SPIRITUAL FORMATION & How Black and White Christians Do Discipleship Differently (& Natasha Sistrunk Robinson’s Analysis of What Every Church Can Learn)

Commentary by Dr  Whitesel: Natasha Sistrunk Robinson is a colleague in the Mosiax network whom I once tried to recruit for Wesley Seminary. I was privileged to endorse her book because it offers great help to the Church regarding how to disciple younger generations. Here she gives an overview into what every church can learn from the immersive manner in which the Black church conducts spiritual formation. I have long been a fan and student of the Black church realizing our too long separated judicatories have left the Church universal not only more fragmented, but also less wise.

Millennials are Leaving the Church, Who Cares?“ by Natasha Sistrunk Robinson, Missio Alliance, March 6, 2017.

…Solution Three: Focus on the Group and not the Individual

This year, Christianity Today published an article titled, “How Black and White Christians Do Discipleship Differently.” In it, they focus on Barna’s recent study regarding “Racial Divides in Spiritual Practices.” Concerning the state of discipleship, Barna reports that “black Christian leaders are more likely to say that ‘deepening one’s faith through education and fellowship’ is a goal of discipleship,” and mentorship as part of a group is a crucial part of fellowship.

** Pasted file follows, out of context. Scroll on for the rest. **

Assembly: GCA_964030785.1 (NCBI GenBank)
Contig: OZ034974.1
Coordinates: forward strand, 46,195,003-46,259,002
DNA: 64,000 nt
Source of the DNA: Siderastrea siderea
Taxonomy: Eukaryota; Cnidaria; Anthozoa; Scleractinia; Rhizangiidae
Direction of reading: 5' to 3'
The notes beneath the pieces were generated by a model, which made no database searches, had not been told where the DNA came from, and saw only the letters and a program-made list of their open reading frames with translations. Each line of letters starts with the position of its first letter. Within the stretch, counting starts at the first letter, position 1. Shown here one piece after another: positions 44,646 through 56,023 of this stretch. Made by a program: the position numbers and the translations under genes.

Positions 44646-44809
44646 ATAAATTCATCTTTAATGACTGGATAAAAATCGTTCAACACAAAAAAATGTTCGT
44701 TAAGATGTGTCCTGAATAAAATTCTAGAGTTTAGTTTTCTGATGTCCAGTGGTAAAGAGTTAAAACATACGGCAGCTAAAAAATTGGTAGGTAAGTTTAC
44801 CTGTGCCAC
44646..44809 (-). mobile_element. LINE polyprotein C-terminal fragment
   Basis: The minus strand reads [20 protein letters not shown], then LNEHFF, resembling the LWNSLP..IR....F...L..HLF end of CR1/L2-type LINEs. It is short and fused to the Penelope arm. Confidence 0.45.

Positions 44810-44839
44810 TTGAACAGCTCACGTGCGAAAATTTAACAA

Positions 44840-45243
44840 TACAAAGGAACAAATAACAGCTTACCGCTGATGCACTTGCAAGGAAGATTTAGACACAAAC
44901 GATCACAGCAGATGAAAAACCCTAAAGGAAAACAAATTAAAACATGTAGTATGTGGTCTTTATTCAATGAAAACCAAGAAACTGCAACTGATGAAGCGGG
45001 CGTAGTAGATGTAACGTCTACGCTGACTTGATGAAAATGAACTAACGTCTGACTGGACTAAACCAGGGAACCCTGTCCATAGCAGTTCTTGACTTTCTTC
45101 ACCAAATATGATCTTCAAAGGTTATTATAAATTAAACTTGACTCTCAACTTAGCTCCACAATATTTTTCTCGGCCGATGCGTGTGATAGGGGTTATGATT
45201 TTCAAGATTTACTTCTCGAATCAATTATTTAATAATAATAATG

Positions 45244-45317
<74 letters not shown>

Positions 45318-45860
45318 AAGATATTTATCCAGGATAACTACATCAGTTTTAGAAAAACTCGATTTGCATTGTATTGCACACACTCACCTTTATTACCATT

This education includes the study of the Bible in a group, memorizing and meditating on Scriptures. Furthermore, they conclude that “Black communities tend toward communal rhythms of spiritual development” and that “one’s personal spiritual life had implication for social justice.” Finally, the report indicates that Black Christians place a higher value on their friends.

In short, the Black church tradition and African American culture in which I was groomed intentionally offers discipleship and mentorship within the context of groups or communities, instead of focusing on one-on-one mentoring or discipleship models.

Several of these articles are consistent when reporting that millennials value relationships and authentic conversation. Because communal relationships are already a high value for communities of color, this is an area where Christian leaders from the majority group can learn from leaders of color.

This survey of the Black church and their discipleship model reveals that discipleship can indeed take place within the context of groups. More specially, discipling and mentoring within groups offers a layered approach to discipleship that includes:

  • Bible reading and study,
  • Cultivation of spiritual disciplines like scripture memorization,
  • Positive peer pressure, peer-to-peer mentoring, and accountability,
  • A holistic Christian ethic that includes the pursuit of biblical justice, and
  • Grooming and training mentees for leadership.

Read more at … http://www.missioalliance.org/millennials-leaving-church-cares/